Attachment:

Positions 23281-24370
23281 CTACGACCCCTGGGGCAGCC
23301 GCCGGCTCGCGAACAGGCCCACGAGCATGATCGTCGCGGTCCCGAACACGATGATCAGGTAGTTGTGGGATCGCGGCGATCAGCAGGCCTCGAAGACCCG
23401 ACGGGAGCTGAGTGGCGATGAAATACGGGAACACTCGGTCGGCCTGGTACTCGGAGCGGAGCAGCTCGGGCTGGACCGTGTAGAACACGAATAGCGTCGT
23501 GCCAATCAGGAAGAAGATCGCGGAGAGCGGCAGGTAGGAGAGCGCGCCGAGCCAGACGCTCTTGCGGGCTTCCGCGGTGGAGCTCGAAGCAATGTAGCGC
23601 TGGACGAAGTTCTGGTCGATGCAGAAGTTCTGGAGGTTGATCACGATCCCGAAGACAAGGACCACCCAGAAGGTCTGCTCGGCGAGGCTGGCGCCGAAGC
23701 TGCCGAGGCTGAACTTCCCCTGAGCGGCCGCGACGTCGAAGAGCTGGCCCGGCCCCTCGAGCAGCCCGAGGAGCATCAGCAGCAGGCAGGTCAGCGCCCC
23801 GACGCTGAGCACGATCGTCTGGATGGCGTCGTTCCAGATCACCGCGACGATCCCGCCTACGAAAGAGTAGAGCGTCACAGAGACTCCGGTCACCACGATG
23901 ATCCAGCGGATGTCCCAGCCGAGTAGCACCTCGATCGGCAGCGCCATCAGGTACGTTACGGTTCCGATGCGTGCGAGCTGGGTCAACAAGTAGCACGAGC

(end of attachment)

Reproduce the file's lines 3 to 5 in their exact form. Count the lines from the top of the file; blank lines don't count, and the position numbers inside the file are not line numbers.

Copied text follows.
23301 GCCGGCTCGCGAACAGGCCCACGAGCATGATCGTCGCGGTCCCGAACACGATGATCAGGTAGTTGTGGGATCGCGGCGATCAGCAGGCCTCGAAGACCCG
23401 ACGGGAGCTGAGTGGCGATGAAATACGGGAACACTCGGTCGGCCTGGTACTCGGAGCGGAGCAGCTCGGGCTGGACCGTGTAGAACACGAATAGCGTCGT
23501 GCCAATCAGGAAGAAGATCGCGGAGAGCGGCAGGTAGGAGAGCGCGCCGAGCCAGACGCTCTTGCGGGCTTCCGCGGTGGAGCTCGAAGCAATGTAGCGC